With globalisation, the world has turned into one vast hall laid out with partitioned cabins of various sizes whose walls go only half-way up to the ceiling. If there is smoke in one room, it spreads easily to all the rooms around.
In the present state of the world, economic recession in one country has an automatic fallout in many other countries as well, especially if the country holds centrestage in economic affairs, like the United States does. Recession there is like a gigantic smoke whose fumes will curl out far and wide.
Take two: India’s first reaction to the global recession was that she would stave off its ill effects because of her domestic demand. That is not the way it worked out. The outsourcing industry which employs more than two million people was adversely affected. There was a sharp drop in exports.
What with a majority of Indian IT firms deriving at least seventy- five per cent of their revenue from the US, software multinationals in India began freezing wage increases and slashing salaries. Aviation, the automobile industry, the tourism sector and manufacturing all felt the heat. There was a drastic fall in inward remittances from non-resident Indians. The GDP declined.
The Union Home Minister, P Chidambaram, observed that India was not facing recession but a slowdown. The worst blows fell on those countries whose economies were export-oriented. Thankfully, India did not fall into that category.
Take three: For lack of definitive statistical data, India’s huge and vibrant informal economy often does not feature in discussions on the subject. But, by providing markets for goods and services in which there might not have been any trade otherwise, it serves as an invaluable cushion against recessive trends.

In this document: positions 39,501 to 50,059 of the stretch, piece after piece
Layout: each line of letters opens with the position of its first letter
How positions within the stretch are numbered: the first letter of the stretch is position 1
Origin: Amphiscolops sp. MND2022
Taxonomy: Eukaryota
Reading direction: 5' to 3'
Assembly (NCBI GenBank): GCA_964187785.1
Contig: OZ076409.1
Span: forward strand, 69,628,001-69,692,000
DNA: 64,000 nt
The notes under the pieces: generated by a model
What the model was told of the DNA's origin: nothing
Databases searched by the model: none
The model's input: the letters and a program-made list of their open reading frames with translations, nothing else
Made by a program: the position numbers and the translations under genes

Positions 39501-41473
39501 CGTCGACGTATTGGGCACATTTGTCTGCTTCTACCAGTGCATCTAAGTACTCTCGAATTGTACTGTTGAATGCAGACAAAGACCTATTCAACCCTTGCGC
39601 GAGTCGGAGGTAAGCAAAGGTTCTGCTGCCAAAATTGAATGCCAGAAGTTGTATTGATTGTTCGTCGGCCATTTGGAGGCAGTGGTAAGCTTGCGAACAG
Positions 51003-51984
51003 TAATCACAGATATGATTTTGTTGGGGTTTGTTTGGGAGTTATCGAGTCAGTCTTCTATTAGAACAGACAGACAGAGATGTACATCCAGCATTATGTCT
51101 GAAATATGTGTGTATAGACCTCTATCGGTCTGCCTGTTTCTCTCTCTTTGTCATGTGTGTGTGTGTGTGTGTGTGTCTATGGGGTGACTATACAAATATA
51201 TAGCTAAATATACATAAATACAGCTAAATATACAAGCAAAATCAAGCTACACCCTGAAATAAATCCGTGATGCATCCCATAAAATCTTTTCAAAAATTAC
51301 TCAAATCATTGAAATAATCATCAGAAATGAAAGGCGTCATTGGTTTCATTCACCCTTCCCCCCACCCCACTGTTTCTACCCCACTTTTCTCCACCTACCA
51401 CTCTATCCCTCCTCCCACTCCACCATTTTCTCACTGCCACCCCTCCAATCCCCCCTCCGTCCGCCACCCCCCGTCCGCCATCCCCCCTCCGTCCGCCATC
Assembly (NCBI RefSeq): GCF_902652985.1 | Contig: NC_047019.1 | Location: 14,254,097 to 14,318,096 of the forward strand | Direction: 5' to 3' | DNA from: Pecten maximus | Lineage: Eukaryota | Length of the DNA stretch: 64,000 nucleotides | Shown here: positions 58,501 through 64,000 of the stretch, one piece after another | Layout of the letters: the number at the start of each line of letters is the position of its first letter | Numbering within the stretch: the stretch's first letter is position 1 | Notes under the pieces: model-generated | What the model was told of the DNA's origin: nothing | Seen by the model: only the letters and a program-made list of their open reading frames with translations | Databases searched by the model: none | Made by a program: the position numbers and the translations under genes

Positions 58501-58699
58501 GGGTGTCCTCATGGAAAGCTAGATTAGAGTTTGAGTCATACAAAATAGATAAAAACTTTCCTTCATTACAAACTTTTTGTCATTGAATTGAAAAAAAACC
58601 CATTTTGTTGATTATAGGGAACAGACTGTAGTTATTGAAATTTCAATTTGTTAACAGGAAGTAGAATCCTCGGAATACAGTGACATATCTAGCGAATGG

Take four: The Americans live in a credit-card culture which, in a sense, amounts to living and trying to prosper on borrowed money. When the going is good, that is fine; but when the chips are down, it can snowball into the kind of crisis that struck the US economy.
Though credit-card culture has made some headway in India, it is yet to grip the nation as a whole, and perhaps this has shielded us, to some extent, from economic setbacks.
Take five: As a Shakespearean adage observes, ‘Sweet are the uses of adversity.’ Some analysts have pointed out that the economic reverse is a prod to self-analysis, innovation, and new initiatives; and the Director General of the Indo-German Chamber of Commerce feels that ‘German companies suffering from the recession back home should take this as an opportunity to set up shop here…’ because ‘.. .you get more value for your money; you are able to get land, people, and power at more affordable rates.’ That would apply to other first-world countries as well.
Not a few experts hold that the global recession is already ending. Dawn is breaking through, and though the mists may take some time to clear, there is reason to believe that the sun will eventually win.